Are stocks at all profitable considering the impact of true inflation?
"The truth about core inflation."
"A vivid example of spin is the response to inflation. With gasoline prices now around $4 a gallon and pointed higher, the cost of food levitating to dauntingly high levels and a passel of other items large and small spiraling upward, inflation is alive and kicking hard -- as anyone who fills up his car or wanders into a supermarket knows. But, much like those Krishna kids who used to shuffle the streets decked out in robes and moaning their incantations, a surprising number of economists in the Street keep uttering their mantra, 'There is no inflation.'
By way of proof, they cite a concoction deliberately created by the Federal Reserve under Arthur Burns, seeking to mollify political pressures -- and refined several times subsequently -- that eliminated food and energy, supposedly because they were too volatile. Which is how some misbegotten monstrosity called 'core inflation' was born.
It's also why the core-ists sound so cheerful about current inflation, which might range as high as 11% if it were measured by the more stringent standards in effect before Burns puffed his pipe and ordained the end of food and energy as components of the inflation yardstick. By the core-ists benign reckoning, the present rate is somewhere around 2% and all must be well on the inflation front.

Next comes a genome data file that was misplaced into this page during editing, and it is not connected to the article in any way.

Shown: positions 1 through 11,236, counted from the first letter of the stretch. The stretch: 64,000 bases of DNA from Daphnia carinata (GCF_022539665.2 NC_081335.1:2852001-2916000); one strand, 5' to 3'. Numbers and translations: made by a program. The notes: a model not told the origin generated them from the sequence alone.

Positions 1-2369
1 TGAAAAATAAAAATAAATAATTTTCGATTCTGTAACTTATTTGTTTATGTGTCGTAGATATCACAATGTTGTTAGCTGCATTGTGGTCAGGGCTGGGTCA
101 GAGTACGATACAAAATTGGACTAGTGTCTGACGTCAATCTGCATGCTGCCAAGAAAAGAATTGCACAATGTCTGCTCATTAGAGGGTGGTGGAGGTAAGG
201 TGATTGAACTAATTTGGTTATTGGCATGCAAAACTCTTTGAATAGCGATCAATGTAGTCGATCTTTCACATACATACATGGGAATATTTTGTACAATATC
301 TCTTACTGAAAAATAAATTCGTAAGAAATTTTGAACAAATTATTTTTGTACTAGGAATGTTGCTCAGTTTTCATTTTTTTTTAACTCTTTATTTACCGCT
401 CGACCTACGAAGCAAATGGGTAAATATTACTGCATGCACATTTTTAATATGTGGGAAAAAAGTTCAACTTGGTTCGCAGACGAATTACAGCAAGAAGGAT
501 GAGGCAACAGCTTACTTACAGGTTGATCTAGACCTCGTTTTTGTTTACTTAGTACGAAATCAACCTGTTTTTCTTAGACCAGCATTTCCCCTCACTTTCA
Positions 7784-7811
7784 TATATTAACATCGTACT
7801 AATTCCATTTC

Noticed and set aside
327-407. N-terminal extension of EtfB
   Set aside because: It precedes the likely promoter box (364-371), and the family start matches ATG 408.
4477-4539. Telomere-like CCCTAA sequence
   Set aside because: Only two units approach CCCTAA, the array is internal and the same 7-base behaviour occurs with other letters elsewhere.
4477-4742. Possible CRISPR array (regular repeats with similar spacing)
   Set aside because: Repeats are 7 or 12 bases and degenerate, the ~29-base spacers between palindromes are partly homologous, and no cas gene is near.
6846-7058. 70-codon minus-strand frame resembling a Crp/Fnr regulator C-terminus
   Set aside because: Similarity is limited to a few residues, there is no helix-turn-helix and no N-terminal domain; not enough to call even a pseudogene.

Or so it seems to that misguided bunch. But a hot-off-the-presses paper by the research department of the Federal Reserve Bank of Philadelphia finds that, pure and simple, "core inflation is not necessarily the best predictor of total inflation" and, contrary to the conviction of Burns and his spiritual heirs, "food and energy prices are not the most volatile components of inflation."
Which, we feel, is deserving of a polite 'Wow!' These conclusions are backed up by pretty exhaustive and somewhat exhausting research findings, adorned by algebraic formulas and a proper smattering of graphs and tables.
The core-ists, alas, may just have to change their tune and get real.
THE STOCK MARKET UNDENIABLY still has a pulse. But to judge by the way it bounces, this cat is fast using up just about all of its nine lives.
The only question, it seems to us, is how long it takes those happy souls eagerly taking the plunge to wake up to the fact that this is a market kept aloft pretty much on hope, always a sorry substitute for something tangible like an economy with legs. And this economy, despite the sputtering stimulus of a tax rebate and the gobs of dough the Fed is tossing around, is headed for an extended stay in rehab.
Once you eliminate the impact of higher prices on the numbers, the poor thing is barely keeping its head above water."